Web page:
“I think," Butters said, “it’s worked out pretty well."

What if we played do-overs?

August, 11, 2014
What if college basketball history got it wrong the first time around? What if they played do-overs that resulted in different outcomes? And I don’t mean the kind of reversal of fortune that would allow a team to, say, shoot better from the free throw line to win a title. I’m talking games that would have changed college basketball as we now know it, as well as the legacies of those involved.

Some games like NC State’s win against Houston or Villanova over Georgetown were just too classic to touch. Besides, even if those underdogs didn’t win titles, the NCAA tournament would still be known for its unpredictability. And why mess with Christian Laettner's perfect game and last-second shot that lifted Duke over Kentucky in 1992?

Here are five games that could have altered how we view college basketball and some of its top names:

[+] EnlargeMagic Johnson and Larry Bird
AP Photo/Charles SykesThe NCAA title game featuring Earvin "Magic" Johnson, left, and Larry Bird almost didn't happen.
March 15, 1963 -- Loyola (Chicago) 61, Mississippi State 51; and March 19, 1966 -- Texas Western 72, Kentucky 65: The Ramblers made a statement against segregation in the 1963 NCAA tournament. Loyola started four black players against the all-white roster for the Bulldogs, whose team literally had to sneak out of the state to play the game. The state of Mississippi issued an injunction to enforce what had been an unwritten law that white teams would not compete against non-whites. And in 1966 Texas Western (now known as Texas El Paso) used an all-black starting five to topple Kentucky in the national championship game. What if Mississippi State and Kentucky would have won? How much longer would it have taken teams in the South to integrate?

Jan. 20, 1968: Houston 71, UCLA 69: Billed as the "Game of the Century" in the Astrodome, the Cougars upset the Bruins and stopped their 47-game winning streak. It was the first college basketball game nationally televised in prime time and made broadcasters realize they had an audience for it. But what if the Bruins had a healthy Lew Alcindor and the game was a blowout? The center soon to be known as Kareem Abdul-Jabbar suffered an eye injury leading up to the game and shot under 50 percent and played one of his worst games collegiately, statistically speaking. (The Bruins won the rematch in the Final Four 101-69.) Would the television audience have been the same? Would it have taken another decade before the marriage of college hoops and television took hold?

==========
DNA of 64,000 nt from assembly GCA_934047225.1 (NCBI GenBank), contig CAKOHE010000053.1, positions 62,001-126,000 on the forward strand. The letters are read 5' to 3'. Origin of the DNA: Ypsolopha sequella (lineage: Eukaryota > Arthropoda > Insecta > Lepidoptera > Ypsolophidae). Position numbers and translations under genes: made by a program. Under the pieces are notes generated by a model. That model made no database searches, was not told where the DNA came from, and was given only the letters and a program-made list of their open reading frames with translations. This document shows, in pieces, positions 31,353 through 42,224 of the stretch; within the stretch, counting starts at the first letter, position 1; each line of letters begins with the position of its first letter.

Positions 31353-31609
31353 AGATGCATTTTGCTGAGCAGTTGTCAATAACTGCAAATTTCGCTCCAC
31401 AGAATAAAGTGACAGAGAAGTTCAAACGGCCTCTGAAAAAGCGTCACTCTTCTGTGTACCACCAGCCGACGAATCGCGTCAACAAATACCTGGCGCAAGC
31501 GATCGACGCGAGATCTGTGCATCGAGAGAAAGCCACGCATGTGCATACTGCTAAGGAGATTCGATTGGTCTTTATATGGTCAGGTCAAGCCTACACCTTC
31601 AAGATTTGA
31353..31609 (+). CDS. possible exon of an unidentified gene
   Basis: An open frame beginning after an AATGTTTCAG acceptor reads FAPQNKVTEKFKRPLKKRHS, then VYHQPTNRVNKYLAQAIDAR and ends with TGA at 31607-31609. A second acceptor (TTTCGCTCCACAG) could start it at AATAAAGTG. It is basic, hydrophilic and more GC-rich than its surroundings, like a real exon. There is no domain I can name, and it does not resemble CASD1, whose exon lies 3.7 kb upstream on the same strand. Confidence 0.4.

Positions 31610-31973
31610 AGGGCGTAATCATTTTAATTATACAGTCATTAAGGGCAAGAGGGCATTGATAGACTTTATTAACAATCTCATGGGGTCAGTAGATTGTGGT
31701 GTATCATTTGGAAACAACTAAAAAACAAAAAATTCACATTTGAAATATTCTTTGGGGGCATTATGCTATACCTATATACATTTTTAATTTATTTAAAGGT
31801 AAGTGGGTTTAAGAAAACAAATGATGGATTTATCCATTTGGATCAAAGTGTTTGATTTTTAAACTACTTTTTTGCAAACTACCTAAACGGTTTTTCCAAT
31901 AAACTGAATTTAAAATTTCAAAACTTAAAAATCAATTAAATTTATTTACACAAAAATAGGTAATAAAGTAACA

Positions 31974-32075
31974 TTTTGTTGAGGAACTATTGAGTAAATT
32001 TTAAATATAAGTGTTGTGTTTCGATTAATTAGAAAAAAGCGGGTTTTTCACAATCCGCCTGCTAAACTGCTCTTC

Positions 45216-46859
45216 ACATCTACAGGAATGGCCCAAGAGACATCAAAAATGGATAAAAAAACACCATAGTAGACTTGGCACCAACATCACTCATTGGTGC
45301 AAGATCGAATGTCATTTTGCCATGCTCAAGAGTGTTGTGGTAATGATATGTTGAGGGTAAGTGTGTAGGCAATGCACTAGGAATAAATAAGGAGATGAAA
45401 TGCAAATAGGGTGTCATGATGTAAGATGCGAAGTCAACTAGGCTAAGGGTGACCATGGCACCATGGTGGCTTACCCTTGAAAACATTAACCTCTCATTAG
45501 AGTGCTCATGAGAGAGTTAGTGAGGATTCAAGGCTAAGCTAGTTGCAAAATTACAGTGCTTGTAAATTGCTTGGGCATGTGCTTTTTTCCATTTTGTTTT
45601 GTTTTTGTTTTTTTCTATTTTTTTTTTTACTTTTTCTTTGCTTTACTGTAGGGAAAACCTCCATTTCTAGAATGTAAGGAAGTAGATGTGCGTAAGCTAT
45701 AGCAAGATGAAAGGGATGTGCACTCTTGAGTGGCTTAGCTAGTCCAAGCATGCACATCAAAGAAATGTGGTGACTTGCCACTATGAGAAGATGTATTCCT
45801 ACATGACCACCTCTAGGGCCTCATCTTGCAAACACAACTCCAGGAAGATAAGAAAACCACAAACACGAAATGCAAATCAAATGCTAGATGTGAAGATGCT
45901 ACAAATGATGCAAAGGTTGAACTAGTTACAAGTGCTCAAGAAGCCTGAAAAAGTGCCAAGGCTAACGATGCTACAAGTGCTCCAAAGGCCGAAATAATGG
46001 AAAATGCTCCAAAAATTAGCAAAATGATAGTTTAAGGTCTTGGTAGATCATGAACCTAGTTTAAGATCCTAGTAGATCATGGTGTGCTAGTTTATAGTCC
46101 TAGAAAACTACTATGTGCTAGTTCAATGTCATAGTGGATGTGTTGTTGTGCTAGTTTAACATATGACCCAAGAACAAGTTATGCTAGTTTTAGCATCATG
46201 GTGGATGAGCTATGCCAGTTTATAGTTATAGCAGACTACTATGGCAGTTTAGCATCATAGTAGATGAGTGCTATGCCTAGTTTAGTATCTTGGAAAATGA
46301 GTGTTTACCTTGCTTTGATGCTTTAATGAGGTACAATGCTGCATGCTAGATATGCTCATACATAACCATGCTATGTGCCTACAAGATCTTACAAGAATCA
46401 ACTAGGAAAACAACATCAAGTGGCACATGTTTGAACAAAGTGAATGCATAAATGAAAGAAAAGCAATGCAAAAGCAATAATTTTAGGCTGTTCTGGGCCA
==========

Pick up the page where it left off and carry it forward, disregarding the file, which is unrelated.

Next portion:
March 9, 1974: NC State 103, Maryland 100 (OT): Within the league, the 1974 ACC tournament title game is often referred to as the greatest college basketball game ever played. Neither team had a turnover during regulation. Maryland shot 62 percent from the field and still lost in overtime. This game put the exclamation point on the need for the NCAA tournament to allow multiple bids from a single conference. The Terps, who finished ranked No. 4 in the final poll, did not get a bid and watched the No. 1 Wolfpack win the national title. You didn’t have to be a Maryland fan to know it deserved a tournament bid. What if it wasn’t an exceptional game? What if the Pack won, as they did the two regular-season games, in non-dramatic fashion? Does the NCAA tournament expand as quickly as it did (growing to 48 teams in 1976)?

March 17, 1979: Indiana State 73, Arkansas 71: Magic vs. Bird compelled viewers to make the 1979 national title game the most watched college basketball game of all time. But what if Indiana State-Michigan State doesn’t happen? The Razorbacks were tied with the Sycamores in the Elite Eight and could have held the ball for a final shot. A controversial travel call against Arkansas’ U.S. Reed -- who maintains that he was tripped and lost control of the ball -- gave Indiana State the ball back. Bob Heaton -- not Bird -- provided the last-second heroics that lifted the Sycamores to the Final Four. The ripples from this would have been felt in the NBA, as well, if Magic and Bird had to wait until 1984 to go head-to-head for a title.

March 29, 1982: North Carolina 63, Georgetown 62: Coach Dean Smith won his first national championship thanks to a shot made by Michael Jordan. Fred Brown’s errant pass helped solidify the Tar Heels' victory. But what if Brown doesn’t turn the ball over and the Hoyas prevailed on a last-second basket? Would Jordan still turn out to be Jordan without that first game-winning shot and championship ring? Or would he just have been a high-flying sneaker salesman? How would Smith have been viewed, having also lost in the 1981 NCAA title game and having made his fifth Final Four trip without a championship?